Of Flies and Ants: New Ant Decapitation Behavior of Dohrniphora Flies

Science Scope, March 2015 | Go to article overview

Of Flies and Ants: New Ant Decapitation Behavior of Dohrniphora Flies


While watching tiny flies in tropical forests in Brazil, Giar-Ann Kung puzzledly remarked to Brian Brown, 'They are cutting the ant heads off!" This unexpected find led to the discovery of a grisly type of behavior described in a new study.

In the world of small insects, there is an astonishing variety of bizarre behaviors, but one of the most extreme is that of the ant-decapitating flies of the family Phoridae. These tiny (1 to 3 mm long) flies inject their eggs into the bodies of ants, where, after hatching, the resulting larvae feed on the insides the host ant's head, eventually causing it to fall off. Such ant-decapitating flies have been known for more than 100 years, but recently, scientists have discovered a second, completely different type of ant decapitation in the Phoridae.

[ILLUSTRATION OMITTED]

This new discovery involves a group of flies in a genus called Dohrniphora, best known as "scavengers" because of one widespread, human-associated species that is common in cities around the world. Another group of species native to South and Central America, however, do something unusual. Adult female flies are attracted to injured trap-jaw ants, from which they industriously sever the gut, nerve cord, and other connections of the head from the rest of the body. …

The rest of this article is only available to active members of Questia

Already a member? Log in now.

Notes for this article

Add a new note
If you are trying to select text to create highlights or citations, remember that you must now click or tap on the first word, and then click or tap on the last word.
One moment ...
Default project is now your active project.
Project items
Notes
Cite this article

Cited article

Style
Citations are available only to our active members.
Buy instant access to cite pages or passages in MLA 8, MLA 7, APA and Chicago citation styles.

(Einhorn, 1992, p. 25)

(Einhorn 25)

(Einhorn 25)

1. Lois J. Einhorn, Abraham Lincoln, the Orator: Penetrating the Lincoln Legend (Westport, CT: Greenwood Press, 1992), 25, http://www.questia.com/read/27419298.

Note: primary sources have slightly different requirements for citation. Please see these guidelines for more information.

Cited article

Of Flies and Ants: New Ant Decapitation Behavior of Dohrniphora Flies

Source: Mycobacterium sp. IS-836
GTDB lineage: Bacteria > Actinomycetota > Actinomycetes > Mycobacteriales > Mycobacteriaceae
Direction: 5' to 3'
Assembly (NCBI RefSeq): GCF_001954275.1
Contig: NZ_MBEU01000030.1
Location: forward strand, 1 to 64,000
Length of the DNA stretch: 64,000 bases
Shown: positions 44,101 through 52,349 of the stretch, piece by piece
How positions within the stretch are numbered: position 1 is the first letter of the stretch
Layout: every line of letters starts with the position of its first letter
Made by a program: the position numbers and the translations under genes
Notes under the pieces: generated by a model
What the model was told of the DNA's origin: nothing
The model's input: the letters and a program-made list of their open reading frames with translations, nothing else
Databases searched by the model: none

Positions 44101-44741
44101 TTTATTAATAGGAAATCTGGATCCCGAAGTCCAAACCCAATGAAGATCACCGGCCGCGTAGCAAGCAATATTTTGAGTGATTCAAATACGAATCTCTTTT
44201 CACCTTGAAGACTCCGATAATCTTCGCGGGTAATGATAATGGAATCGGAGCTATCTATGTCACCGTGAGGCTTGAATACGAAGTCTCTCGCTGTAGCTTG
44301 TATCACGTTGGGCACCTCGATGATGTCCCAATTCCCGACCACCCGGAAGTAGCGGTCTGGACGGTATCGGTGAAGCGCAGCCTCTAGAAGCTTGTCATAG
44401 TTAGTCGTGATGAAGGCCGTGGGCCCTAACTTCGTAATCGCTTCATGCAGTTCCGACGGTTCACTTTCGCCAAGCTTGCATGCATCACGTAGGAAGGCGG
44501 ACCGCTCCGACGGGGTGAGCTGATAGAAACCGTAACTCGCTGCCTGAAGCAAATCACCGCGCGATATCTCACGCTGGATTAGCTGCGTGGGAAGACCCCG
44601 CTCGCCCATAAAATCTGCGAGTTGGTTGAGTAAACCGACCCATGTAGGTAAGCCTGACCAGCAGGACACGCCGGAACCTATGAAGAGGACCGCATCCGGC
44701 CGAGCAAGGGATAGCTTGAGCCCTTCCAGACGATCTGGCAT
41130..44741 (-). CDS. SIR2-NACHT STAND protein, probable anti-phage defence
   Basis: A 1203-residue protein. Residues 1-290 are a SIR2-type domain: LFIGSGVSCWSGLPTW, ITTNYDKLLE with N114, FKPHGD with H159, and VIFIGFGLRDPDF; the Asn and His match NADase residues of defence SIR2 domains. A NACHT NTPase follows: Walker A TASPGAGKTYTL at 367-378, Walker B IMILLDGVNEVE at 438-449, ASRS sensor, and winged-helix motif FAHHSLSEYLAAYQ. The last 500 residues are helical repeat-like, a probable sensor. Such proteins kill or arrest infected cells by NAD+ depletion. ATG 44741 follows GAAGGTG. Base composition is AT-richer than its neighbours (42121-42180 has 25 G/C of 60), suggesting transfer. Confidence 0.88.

Settings

Settings

Typeface
Text size Smaller Larger Reset View mode
Search within

Search within this article

Look up

Look up a word

  • Dictionary
  • Thesaurus
Please submit a word or phrase above.
Print this page

Print this page

Why can't I print more than one page at a time?

Help
Full screen
Items saved from this article
  • Highlights & Notes
  • Citations
Some of your highlights are legacy items.

Highlights saved before July 30, 2012 will not be displayed on their respective source pages.

You can easily re-create the highlights by opening the book page or article, selecting the text, and clicking “Highlight.”

matching results for page

    Questia reader help

    How to highlight and cite specific passages

    1. Click or tap the first word you want to select.
    2. Click or tap the last word you want to select, and you’ll see everything in between get selected.
    3. You’ll then get a menu of options like creating a highlight or a citation from that passage of text.

    OK, got it!

    Cited passage

    Style
    Citations are available only to our active members.
    Buy instant access to cite pages or passages in MLA 8, MLA 7, APA and Chicago citation styles.

    "Portraying himself as an honest, ordinary person helped Lincoln identify with his audiences." (Einhorn, 1992, p. 25).

    "Portraying himself as an honest, ordinary person helped Lincoln identify with his audiences." (Einhorn 25)

    "Portraying himself as an honest, ordinary person helped Lincoln identify with his audiences." (Einhorn 25)

    "Portraying himself as an honest, ordinary person helped Lincoln identify with his audiences."1

    1. Lois J. Einhorn, Abraham Lincoln, the Orator: Penetrating the Lincoln Legend (Westport, CT: Greenwood Press, 1992), 25, http://www.questia.com/read/27419298.

    Cited passage

    Thanks for trying Questia!

    Please continue trying out our research tools, but please note, full functionality is available only to our active members.

    Your work will be lost once you leave this Web page.

    Buy instant access to save your work.

    Already a member? Log in now.

    Search by... Author
    Show... All Results Primary Sources Peer-reviewed

    Oops!

    An unknown error has occurred. Please click the button below to reload the page. If the problem persists, please try again in a little while.